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I have this config file

dbUser=customer
dbPass=passwrd
dbSid=customer.shadow
passwdFile=/production/etc-user
tmpUsers=tmpuser
htpasswd=/usr/local/apache2/bin/htpasswd

and then a script that reads in the config file:

#!/usr/local/bin/perl
use warnings;
use strict;

readConfig();
# reads in a config file
sub readConfig {
  my $configFile = $ARGV[0];
  my %prefs ="" ;
  open (CONFIG, "< $configFile") or die "Cannot open $configFile for reading: $!\n";
  while (<CONFIG>) {
    chomp;    # kill newlines
    s/#.*//;  # ignore comments
    s/^\s+//; # ignore leading whitespace
    s/\s+$//; # ignore trailing whitespace
    next unless length;
    my($var,$value) = split(/\s*=\s*/, $_, 2);
    $prefs{$var} = $value;
        print "$var : $prefs{$var}\n";
        }
   }

I get an odd error - odd number of elements in hash assignemnt:

bash-3.00$   /tmp/config_foo  /production/cfg/users.cfg
Odd number of elements in hash assignment at /tmp/config_foo line 10.
dbUser : customer
dbPass : passwd
dbSid : customer.shadow
passwdFile : /production/etc-users1
tmpUsers : tmpuser
htpasswd : /usr/local/apache2/bin/htpasswd
bash-3.00$
bash-3.00$
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3 Answers 3

my %prefs = "";

is the line that's causing the error. A hash should be initialized with a list that has an even number of elements. You could write

my %prefs = ();

but there's no reason to, since

my %prefs;

does the same thing.

share|improve this answer

Just use my %prefs;

When you say:

my %prefs ="" ;

You are creating a hash with this structure.

$VAR1 = {
          '' => undef
        };

Here's a little demo using your code from your subroutine:

use warnings;                                              
use strict;        

my %prefs;    

while (<DATA>) {                                                                
    chomp;    # kill newlines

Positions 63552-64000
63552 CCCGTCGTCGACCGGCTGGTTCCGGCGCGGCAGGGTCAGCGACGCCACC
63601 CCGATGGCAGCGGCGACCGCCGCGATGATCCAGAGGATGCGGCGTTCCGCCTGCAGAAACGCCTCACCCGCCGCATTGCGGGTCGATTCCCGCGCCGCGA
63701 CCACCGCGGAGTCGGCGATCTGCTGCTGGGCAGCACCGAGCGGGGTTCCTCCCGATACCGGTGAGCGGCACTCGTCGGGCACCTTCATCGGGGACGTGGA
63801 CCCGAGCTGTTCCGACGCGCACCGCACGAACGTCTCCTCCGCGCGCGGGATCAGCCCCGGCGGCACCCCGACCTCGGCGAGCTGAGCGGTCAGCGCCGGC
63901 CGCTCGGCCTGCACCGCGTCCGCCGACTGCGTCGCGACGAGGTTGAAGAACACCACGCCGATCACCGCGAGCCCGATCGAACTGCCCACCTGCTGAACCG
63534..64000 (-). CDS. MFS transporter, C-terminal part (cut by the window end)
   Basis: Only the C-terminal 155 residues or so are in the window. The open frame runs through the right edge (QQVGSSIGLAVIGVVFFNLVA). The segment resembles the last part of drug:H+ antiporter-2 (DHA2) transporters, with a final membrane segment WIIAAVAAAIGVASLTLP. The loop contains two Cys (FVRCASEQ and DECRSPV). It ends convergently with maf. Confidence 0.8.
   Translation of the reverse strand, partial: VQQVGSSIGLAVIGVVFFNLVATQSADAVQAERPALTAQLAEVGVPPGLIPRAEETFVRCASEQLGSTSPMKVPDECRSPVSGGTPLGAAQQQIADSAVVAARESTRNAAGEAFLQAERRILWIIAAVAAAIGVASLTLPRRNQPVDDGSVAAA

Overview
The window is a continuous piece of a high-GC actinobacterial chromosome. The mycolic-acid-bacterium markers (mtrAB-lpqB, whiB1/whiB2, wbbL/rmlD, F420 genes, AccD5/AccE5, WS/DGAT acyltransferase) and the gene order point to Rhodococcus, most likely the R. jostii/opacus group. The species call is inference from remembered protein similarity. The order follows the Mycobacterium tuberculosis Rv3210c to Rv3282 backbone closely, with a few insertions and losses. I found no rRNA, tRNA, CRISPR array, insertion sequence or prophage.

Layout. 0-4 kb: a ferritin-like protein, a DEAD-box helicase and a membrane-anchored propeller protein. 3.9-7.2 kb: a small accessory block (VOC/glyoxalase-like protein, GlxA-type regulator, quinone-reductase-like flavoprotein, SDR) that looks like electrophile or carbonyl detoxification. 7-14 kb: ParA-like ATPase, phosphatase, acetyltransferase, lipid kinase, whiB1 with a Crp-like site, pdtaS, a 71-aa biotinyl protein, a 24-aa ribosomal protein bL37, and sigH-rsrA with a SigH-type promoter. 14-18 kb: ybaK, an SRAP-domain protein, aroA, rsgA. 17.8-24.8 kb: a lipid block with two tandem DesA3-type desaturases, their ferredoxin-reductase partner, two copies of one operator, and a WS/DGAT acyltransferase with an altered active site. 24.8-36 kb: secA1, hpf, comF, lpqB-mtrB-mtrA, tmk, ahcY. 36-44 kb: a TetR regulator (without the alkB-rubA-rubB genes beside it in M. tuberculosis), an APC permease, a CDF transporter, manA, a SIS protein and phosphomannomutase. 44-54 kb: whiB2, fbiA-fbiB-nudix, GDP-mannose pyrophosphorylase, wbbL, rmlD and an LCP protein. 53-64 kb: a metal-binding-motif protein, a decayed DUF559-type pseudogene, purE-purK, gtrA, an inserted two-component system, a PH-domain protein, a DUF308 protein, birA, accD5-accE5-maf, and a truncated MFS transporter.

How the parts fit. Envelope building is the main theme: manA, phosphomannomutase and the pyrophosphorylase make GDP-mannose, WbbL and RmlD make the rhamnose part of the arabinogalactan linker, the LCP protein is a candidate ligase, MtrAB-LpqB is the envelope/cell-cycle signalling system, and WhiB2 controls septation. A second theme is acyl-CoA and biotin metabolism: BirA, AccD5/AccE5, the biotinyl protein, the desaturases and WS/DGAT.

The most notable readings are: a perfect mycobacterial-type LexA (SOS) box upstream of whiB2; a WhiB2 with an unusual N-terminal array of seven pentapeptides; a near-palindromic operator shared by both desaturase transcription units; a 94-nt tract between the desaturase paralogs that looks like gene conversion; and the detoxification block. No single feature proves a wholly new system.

s/#.*//;  # ignore comments                                                 
    s/^\s+//; # ignore leading whitespace                                   
    s/\s+$//; # ignore trailing whitespace                                      
    next unless length;                                                         
    my($var,$value) = split(/\s*=\s*/, $_, 2);                                  
    $prefs{$var} = $value;                                                      
    print "$var : $prefs{$var}\n";                                              
}                                                                               


__DATA__                                                                        
dbUser=customer                                                                 
dbPass=passwrd                                                                  
dbSid=customer.shadow                                                           
passwdFile=/production/etc-user                                                 
tmpUsers=tmpuser                                                                
htpasswd=/usr/local/apache2/bin/htpasswd  

And it outputs

dbUser : customer
dbPass : passwrd
dbSid : customer.shadow
passwdFile : /production/etc-user
tmpUsers : tmpuser
htpasswd : /usr/local/apache2/bin/htpasswd
share|improve this answer

Use () when assigning an empty hash.

So, just change this line:

my %prefs ="" ;

To this:

my %prefs = ();
share|improve this answer

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